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By Alma Argayoso I Consul Commercial
Australia has strict food safety regulations and standards as part of its broader biosecurity policies to protect the country from the many pests and diseases that can be spread by international agricultural trade, as well as ensure that food products entering Australia are safe for human consumption. The Australian government is zealously protective and committed to the safety of Australian food supply and all imported food must meet Australia’s strict biosecurity requirements to be allowed into the country.
As such, Philippine exporters may encounter difficulties in complying with Australia’s import quarantine requirements. Over the past three years, a number of exporters have been found non-compliant with the import requirements resulting to the destruction and/or re-export of the products out of Australia.
On average, the Philippine Embassy in Canberra receives 10-15 failed food notifications per year from Australia’s Department of Agriculture, Water and Environment (DAWE) informing the Philippine government that some food products from the Philippines have failed quarantine inspections conducted under the Australian Government’s Imported Food Inspection Scheme (IFIS).
The reasons for failure include histamine levels, commonly found in dried herring products, that have been detected in excess of the 200 mg/kg level permitted; aflatoxin levels, commonly found in peanuts and peanut-based products, in excess of 0.015 mg/kg level permitted; chemicals such as profenofos detected in jute leaves in excess of the Maximum Residue Limits (MRL) in Australia, as well as compositions such as vitamins, food colourings and additives that are not allowed in Australia.
Philippine manufacturers and exporters may refer to the following information for additional guidance:
1. Food entering Australia is subject to the Imported Food Control Act 1992 and the Imported Food Control Regulations 2019. Under these legislations imported food is inspected and controlled using a risk-based border inspection program, IFIS which is administered by the DAWE.
2. Australia’s food standards are contained within the Australia New Zealand Food Standards Code (the Code), which is administered by Food Standards Australia New Zealand (FSANZ).
3. Australia monitors compliance to the Code under the IFIS, which classifies food as either a risk food or surveillance food. Testing may be applied under the IFIS and the procedures are published in Tests applied to risk food and Tests applied to surveillance foods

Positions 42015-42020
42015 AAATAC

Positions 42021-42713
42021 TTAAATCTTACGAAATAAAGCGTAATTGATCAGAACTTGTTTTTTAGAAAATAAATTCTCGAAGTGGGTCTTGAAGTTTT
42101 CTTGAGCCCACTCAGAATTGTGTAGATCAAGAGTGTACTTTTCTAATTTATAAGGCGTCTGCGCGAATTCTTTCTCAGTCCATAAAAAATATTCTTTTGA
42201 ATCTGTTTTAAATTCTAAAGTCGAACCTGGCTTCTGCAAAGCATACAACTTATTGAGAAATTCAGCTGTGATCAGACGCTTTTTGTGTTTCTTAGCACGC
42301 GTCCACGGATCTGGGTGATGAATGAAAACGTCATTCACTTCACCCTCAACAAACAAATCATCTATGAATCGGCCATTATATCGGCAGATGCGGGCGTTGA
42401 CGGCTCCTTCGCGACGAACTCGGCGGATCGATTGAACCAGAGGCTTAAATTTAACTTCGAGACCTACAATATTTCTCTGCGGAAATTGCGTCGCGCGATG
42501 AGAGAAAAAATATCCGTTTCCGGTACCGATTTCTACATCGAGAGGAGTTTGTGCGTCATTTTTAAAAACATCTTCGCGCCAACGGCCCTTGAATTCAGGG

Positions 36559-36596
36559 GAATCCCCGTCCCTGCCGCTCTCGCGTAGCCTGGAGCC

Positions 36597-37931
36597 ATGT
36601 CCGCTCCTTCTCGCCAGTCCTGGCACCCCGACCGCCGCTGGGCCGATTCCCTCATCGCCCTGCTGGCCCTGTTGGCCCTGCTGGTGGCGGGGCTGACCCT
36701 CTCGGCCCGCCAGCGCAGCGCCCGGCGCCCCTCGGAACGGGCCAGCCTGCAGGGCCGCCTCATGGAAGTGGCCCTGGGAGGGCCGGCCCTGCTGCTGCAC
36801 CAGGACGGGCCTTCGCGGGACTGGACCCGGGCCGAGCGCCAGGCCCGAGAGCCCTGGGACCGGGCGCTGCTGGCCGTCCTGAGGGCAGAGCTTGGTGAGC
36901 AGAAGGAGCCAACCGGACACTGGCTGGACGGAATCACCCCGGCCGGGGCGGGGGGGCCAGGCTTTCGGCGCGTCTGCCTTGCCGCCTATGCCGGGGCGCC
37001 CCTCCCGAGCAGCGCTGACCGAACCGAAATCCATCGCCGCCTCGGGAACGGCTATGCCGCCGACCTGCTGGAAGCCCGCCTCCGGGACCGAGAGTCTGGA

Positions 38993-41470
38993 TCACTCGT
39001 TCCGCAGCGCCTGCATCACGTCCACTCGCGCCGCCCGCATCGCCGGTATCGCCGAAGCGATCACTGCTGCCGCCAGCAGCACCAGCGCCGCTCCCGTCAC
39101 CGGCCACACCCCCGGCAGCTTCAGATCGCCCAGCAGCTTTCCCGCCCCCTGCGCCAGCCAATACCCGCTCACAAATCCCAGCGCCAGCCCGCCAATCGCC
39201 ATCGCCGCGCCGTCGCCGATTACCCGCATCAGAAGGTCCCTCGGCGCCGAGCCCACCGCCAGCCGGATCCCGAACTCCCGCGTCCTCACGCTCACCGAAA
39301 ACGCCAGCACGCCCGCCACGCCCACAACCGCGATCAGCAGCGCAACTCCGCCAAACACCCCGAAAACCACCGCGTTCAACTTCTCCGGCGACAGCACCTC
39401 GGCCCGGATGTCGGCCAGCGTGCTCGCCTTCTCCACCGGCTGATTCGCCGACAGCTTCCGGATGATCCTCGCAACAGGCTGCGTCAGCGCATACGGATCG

4. Risk food - Risk food is identified by FSANZ as a food that presents a potential medium or high risk to public health
Example: fish and fish products Imported food risk statement for fish and fish products from the families specified and histamine. Of note in the report which manufacturers of dried herring should look into is that:
storage conditions and temperature control during and after capture that supports bacterial growth. The length of time and the temperature in which fish are stored, are extremely influential on the level of bacterial growth and subsequent histamine level in the fish (Lehane and Olley 2000; Baixas-Nogueras et al. 2009; Torido et al. 2012; Visciano et al. 2012; Cheong et al. 2014).
For more information on risk food, testing and sampling refer to Imported Food Notice 07-18 - Food sampling under the Imported Food Inspection Scheme and tests applied to histamine susceptible fish.
5. Surveillance food - imported food that is assessed as not posing a potentially high or medium risk to public health is classified as a surveillance food.
Under the food legislation, five (5) percent of surveillance food is randomly selected for border inspection and analysis to verify compliance with the Australia New Zealand Food Standards Code and its safety. The inspection includes a visual check and label assessment. Samples may also be taken for analyses against a range of microbiological and chemical hazards.
A recent failing food email notification sent to the Philippines related to the apple juice drink due to zinc lactate and vitamin A palmitate not permitted in this food. Under Food Standards Code: 1.3.2, a food (or drink) that is fortified and produced by an offshore manufacturer may meet actual or potential population health needs offshore but may not be permitted for consumption by Australian consumers.
6. Food that fails inspection – importer must advise whether the food will be re-exported, destroyed or treated (if applicable such as re-labelling). More information can be accessed on the DAWE website - What happens if my food fails inspection?
7. Failed food reporting - foods that fail border inspection are published in Monthly Failed Food Reports which are available on the DAWE’s website - http://www.agriculture.gov.au/import/goods/food/inspection-compliance/failing-food-reports